7. He finds creative ways to saveWhen Buffett’s first child was born, he converted a dresser drawer into a bassinet. For his second, he borrowed a crib.

“If you buy things you don’t need, you will soon sell things you need,” the billionaire says.

Take a good, hard look at your purchases and figure out where you can cut down.

8. He does what he lovesFinancial Freedom / YouTubeBuffett credits some of his success to his passion for investing.

“You have to love something to do well at it,” he says, urging people to take the jobs they love instead of positions that look good on your resume.

Even if you can’t quit your full-time job to focus on the things you truly enjoy, you can focus on affordable hobbies. Buffett himself enjoys card games and playing the ukulele.

9. He uses cash, not creditWhile most of us prefer the convenience of a credit card for our everyday purchases, Buffett uses hard cash.

He told Yahoo Finance in 2019 that he uses cash “98% of the time. If I’m in a restaurant, I’ll always pay cash. It’s just easier.”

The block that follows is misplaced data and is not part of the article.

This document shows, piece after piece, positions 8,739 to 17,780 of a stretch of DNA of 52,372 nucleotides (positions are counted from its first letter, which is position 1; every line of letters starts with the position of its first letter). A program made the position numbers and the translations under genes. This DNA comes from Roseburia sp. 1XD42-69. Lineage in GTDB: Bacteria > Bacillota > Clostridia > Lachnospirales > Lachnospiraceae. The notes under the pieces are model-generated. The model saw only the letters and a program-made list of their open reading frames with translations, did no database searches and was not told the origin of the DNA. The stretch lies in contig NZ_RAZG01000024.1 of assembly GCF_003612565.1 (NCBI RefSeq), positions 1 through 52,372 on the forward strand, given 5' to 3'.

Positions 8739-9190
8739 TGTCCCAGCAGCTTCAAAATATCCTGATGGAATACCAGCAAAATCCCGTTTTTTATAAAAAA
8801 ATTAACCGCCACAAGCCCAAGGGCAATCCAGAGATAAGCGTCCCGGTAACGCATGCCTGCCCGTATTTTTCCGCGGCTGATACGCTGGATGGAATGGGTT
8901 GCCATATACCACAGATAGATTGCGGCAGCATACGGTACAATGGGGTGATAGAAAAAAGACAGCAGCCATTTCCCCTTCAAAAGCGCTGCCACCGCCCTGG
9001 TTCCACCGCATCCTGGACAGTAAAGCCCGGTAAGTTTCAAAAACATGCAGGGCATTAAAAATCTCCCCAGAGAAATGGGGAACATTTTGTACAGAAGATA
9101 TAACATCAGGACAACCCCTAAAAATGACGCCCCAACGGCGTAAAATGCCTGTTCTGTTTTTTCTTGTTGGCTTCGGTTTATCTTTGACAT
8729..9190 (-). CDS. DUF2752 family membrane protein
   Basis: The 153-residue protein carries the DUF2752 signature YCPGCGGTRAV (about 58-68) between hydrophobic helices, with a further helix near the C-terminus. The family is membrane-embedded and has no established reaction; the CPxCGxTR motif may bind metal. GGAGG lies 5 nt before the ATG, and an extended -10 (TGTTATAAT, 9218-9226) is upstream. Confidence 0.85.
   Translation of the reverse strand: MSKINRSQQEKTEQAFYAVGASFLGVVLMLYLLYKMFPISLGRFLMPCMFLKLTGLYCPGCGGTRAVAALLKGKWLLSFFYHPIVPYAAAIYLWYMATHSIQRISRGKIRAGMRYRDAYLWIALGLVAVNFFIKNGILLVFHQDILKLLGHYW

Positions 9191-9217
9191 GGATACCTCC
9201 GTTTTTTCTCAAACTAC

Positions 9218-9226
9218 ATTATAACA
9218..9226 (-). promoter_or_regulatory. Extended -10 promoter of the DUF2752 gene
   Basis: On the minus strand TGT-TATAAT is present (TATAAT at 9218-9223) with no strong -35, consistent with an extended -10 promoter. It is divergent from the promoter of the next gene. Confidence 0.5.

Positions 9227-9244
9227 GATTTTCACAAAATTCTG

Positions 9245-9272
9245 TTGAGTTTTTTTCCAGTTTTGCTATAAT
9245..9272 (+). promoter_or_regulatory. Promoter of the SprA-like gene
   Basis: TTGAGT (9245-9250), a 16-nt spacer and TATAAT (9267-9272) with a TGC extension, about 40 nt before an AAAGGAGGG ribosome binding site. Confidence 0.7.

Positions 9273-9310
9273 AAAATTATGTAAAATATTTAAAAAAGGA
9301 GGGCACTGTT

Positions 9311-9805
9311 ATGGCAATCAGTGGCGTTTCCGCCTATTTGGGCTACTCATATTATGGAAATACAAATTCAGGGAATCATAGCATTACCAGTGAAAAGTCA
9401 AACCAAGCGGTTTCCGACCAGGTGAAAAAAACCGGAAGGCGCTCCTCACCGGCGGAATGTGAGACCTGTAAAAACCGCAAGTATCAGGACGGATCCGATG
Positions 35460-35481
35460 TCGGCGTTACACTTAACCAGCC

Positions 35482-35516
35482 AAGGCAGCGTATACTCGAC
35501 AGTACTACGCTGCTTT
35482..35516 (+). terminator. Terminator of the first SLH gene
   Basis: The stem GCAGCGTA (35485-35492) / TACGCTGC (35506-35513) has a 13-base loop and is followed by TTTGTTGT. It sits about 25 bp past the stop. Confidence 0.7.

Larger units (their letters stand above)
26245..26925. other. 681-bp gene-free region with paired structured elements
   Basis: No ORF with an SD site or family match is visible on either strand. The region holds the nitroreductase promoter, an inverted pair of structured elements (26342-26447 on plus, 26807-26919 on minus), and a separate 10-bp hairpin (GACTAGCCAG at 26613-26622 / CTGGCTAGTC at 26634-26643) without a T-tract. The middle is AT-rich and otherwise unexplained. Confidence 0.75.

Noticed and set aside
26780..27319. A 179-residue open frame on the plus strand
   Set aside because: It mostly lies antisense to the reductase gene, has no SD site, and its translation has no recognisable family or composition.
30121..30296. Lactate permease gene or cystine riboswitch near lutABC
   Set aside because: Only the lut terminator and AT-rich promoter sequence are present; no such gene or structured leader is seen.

While the method may sound a bit old school, relying less on your credit card can stop you from spending money you don’t have.

Using most of your available credit — or worse, falling behind on your monthly payments — damages your credit score. If you’re struggling to pay off your credit card debt, you might consider bundling it into a debt consolidation loan with a lower interest rate.

10. He still clips couponsGates Foundation / FacebookBuffett’s a sucker for a good deal and once treated buddy and fellow billionaire Bill Gates to a meal at his favorite fast-food restaurant with — yes — coupons.

“Remember the laugh we had when we traveled together to Hong Kong and decided to get lunch at McDonald’s? You offered to pay, dug into your pocket, and pulled out … coupons!” Gates wrote in a 2017 annual letter.

“Melinda just found this photo of me and ‘the big spender.’ It reminded us how much you value a good deal.”

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This article provides information only and should not be construed as advice. It is provided without warranty of any kind.